Morning Report: New home purchase applications surge

Vital Statistics:

 

Last Change
S&P futures 3396 -11.25
Oil (WTI) 51.06 -0.95
10 year government bond yield 1.55%
30 year fixed rate mortgage 3.69%

 

Stocks are lower this morning after Apple warned that revenues will be light in Q1 based on Coronavirus issues. Bonds and MBS are up.

 

We have a lot of housing data this week, with the NAHB Housing Market Index, housing starts, and existing home sales. We also quite a bit of Fed-speak, but not much in the way of market-moving data.

 

New home purchase applications started off the year strong, rising 40% from December and 35% from a year ago. “New home applications and sales activity surged in January. This was a continuation of the end of 2019, which saw strong residential construction and increased purchase applications activity,” said Joel Kan, MBA Associate Vice President of Economic and Industry Forecasting. “Even with some global and domestic economic uncertainty, builders have ramped up production in recent months to meet increased homebuyer demand.” Strength in homebuilding may turn out to be the economic surprise of 2020.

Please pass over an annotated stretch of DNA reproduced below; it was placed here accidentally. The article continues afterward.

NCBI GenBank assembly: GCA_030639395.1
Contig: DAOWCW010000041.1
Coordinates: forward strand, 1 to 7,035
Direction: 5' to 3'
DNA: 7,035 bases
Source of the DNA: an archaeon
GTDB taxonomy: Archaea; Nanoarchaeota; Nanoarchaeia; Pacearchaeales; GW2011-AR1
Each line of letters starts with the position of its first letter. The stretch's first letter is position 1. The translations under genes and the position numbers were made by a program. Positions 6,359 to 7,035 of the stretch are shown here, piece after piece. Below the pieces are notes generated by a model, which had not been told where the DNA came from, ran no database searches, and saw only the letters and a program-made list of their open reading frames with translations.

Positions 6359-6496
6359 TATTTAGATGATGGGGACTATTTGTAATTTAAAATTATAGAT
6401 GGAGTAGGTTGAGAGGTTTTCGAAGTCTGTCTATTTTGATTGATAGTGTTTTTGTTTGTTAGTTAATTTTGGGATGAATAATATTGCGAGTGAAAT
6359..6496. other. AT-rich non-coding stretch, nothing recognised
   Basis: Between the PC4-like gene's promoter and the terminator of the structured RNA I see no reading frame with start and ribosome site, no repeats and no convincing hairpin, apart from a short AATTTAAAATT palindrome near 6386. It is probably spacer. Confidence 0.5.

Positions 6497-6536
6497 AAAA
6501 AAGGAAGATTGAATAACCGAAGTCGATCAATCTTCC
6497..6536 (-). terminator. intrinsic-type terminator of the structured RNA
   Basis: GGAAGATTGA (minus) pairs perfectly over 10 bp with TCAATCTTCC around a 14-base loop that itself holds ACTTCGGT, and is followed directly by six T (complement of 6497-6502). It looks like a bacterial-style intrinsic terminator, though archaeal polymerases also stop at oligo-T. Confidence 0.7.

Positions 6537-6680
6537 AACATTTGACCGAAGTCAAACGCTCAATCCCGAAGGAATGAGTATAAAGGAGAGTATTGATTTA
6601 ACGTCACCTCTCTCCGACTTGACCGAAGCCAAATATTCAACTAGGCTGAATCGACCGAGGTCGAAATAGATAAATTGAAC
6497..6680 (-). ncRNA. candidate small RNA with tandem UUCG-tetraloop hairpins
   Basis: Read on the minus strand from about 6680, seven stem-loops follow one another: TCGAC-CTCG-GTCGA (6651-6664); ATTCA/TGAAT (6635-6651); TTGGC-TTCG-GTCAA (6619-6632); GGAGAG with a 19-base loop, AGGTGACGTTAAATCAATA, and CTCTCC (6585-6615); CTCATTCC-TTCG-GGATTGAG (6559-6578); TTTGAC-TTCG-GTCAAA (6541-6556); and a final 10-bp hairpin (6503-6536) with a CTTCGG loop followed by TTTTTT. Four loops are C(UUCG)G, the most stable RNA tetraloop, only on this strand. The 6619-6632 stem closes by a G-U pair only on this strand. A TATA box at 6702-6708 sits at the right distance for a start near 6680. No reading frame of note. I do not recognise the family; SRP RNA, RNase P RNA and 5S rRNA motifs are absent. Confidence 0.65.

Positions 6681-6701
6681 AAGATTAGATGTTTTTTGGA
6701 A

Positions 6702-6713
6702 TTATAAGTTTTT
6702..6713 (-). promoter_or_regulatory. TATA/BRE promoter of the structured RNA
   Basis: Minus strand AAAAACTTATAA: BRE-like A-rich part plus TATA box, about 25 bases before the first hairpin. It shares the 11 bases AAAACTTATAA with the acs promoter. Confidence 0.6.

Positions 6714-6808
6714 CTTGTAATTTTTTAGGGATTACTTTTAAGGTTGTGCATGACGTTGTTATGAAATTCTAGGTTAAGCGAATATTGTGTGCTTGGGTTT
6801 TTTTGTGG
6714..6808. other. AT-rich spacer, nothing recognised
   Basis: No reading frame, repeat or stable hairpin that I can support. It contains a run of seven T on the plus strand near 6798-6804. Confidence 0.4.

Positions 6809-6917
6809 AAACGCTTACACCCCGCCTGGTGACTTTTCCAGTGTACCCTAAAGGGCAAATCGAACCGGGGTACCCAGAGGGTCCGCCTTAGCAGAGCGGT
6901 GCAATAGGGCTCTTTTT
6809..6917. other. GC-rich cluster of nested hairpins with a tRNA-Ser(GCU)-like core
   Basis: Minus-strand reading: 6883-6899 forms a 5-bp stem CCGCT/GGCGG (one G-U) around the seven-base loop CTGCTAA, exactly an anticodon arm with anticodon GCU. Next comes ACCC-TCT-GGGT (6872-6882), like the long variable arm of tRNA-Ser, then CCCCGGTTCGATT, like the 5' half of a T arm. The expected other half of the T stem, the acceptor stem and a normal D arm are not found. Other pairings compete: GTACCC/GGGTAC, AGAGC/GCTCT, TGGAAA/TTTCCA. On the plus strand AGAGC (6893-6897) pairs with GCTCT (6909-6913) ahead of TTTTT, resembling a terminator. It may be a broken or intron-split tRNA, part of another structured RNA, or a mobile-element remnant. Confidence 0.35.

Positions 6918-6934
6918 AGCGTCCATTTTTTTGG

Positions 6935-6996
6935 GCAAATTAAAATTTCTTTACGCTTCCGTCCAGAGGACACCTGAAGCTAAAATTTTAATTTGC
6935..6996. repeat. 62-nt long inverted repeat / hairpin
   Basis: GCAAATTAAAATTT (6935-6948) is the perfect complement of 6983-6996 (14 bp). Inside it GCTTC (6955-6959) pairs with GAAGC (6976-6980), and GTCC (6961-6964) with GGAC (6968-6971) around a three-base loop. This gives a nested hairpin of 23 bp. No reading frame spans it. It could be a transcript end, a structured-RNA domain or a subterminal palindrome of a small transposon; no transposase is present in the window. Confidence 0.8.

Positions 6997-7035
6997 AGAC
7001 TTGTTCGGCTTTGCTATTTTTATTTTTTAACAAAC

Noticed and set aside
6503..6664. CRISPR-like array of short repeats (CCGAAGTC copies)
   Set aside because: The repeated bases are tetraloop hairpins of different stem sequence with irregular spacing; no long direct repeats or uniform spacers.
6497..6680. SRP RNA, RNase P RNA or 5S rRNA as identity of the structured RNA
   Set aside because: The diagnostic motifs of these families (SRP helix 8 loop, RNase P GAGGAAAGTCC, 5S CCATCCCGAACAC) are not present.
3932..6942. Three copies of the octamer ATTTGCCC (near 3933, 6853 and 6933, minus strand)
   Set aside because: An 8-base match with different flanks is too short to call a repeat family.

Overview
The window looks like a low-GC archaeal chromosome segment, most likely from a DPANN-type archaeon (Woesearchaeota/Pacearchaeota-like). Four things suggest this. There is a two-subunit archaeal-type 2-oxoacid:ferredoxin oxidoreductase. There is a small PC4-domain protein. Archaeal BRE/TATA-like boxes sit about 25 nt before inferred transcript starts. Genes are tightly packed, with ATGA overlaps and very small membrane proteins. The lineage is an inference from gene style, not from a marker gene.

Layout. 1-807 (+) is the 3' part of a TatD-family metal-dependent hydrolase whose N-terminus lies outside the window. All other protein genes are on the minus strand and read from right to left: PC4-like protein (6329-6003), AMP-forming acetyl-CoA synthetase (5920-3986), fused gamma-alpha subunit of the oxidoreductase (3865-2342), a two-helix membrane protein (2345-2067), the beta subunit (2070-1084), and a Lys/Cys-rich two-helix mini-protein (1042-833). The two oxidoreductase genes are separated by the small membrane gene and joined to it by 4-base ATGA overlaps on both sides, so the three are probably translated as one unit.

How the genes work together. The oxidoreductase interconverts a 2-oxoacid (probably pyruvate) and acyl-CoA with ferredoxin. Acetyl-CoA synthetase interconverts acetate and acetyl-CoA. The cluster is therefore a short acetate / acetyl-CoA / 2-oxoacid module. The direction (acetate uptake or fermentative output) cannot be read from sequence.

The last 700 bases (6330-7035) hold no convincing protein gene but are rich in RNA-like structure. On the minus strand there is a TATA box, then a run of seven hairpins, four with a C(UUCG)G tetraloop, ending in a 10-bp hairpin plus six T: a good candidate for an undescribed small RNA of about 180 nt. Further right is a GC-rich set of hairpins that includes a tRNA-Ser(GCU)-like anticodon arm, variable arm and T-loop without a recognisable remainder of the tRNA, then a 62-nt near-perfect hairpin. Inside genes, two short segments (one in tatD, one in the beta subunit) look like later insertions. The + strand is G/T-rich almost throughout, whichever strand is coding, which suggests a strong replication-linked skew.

Democratic hopeful Michael Bloomberg proposes tightening the regulatory grip on the financial industry, by imposing a 10 basis point financial transaction tax, merging Fannie and Freddie, banning payday lenders. and ending the use of mandatory arbitration. This is interesting since he was critical of Obama-era financial regulation when he was Mayor of NY.

 

Top fintech names which are changing the housing market.

Morning Report: Fed Nominee Judy Shelton probably is done.

Vital Statistics:

 

Last Change
S&P futures 3384 6.25
Oil (WTI) 52.06 0.65
10 year government bond yield 1.60%
30 year fixed rate mortgage 3.68%

 

Stocks are higher this morning after some strong earnings reports out of the tech sector. Bonds and MBS are flat.

 

Retail Sales came in at 0.3% as expected.

 

It looks like Judy Shelton may not make it through the nomination process as the business press gangs up on her and a couple Republicans voice concerns. The issue with Shelton is that she hasn’t rejected the gold standard and she casts doubt that the conventional wisdom of central banking is correct. This may be unfortunate, as global central banks are prone to groupthink. Given the strength of the US economy (strongest labor market in 50 years) why would the Fed be increasing its balance sheet? I wouldn’t be surprises to see her withdraw her name over the long President’s Day weekend.